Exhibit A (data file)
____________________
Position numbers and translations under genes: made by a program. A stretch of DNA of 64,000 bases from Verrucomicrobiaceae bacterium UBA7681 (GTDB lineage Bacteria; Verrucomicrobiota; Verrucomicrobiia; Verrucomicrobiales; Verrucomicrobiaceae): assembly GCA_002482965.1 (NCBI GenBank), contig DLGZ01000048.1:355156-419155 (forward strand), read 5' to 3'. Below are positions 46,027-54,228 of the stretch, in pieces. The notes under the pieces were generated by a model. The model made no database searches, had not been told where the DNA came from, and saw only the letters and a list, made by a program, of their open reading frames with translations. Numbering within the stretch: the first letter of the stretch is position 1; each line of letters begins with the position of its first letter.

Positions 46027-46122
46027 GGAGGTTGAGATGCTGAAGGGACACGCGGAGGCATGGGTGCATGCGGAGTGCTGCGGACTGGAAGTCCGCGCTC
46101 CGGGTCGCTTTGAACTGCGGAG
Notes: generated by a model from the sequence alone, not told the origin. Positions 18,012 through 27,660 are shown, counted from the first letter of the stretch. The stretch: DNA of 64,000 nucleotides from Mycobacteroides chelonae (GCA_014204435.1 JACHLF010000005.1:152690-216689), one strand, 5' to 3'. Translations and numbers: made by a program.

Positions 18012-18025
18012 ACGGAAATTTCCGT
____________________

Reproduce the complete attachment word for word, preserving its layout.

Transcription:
Position numbers and translations under genes: made by a program. A stretch of DNA of 64,000 bases from Verrucomicrobiaceae bacterium UBA7681 (GTDB lineage Bacteria; Verrucomicrobiota; Verrucomicrobiia; Verrucomicrobiales; Verrucomicrobiaceae): assembly GCA_002482965.1 (NCBI GenBank), contig DLGZ01000048.1:355156-419155 (forward strand), read 5' to 3'. Below are positions 46,027-54,228 of the stretch, in pieces. The notes under the pieces were generated by a model. The model made no database searches, had not been told where the DNA came from, and saw only the letters and a list, made by a program, of their open reading frames with translations. Numbering within the stretch: the first letter of the stretch is position 1; each line of letters begins with the position of its first letter.

Positions 46027-46122
46027 GGAGGTTGAGATGCTGAAGGGACACGCGGAGGCATGGGTGCATGCGGAGTGCTGCGGACTGGAAGTCCGCGCTC
46101 CGGGTCGCTTTGAACTGCGGAG
Notes: generated by a model from the sequence alone, not told the origin. Positions 18,012 through 27,660 are shown, counted from the first letter of the stretch. The stretch: DNA of 64,000 nucleotides from Mycobacteroides chelonae (GCA_014204435.1 JACHLF010000005.1:152690-216689), one strand, 5' to 3'. Translations and numbers: made by a program.

Positions 18012-18025
18012 ACGGAAATTTCCGT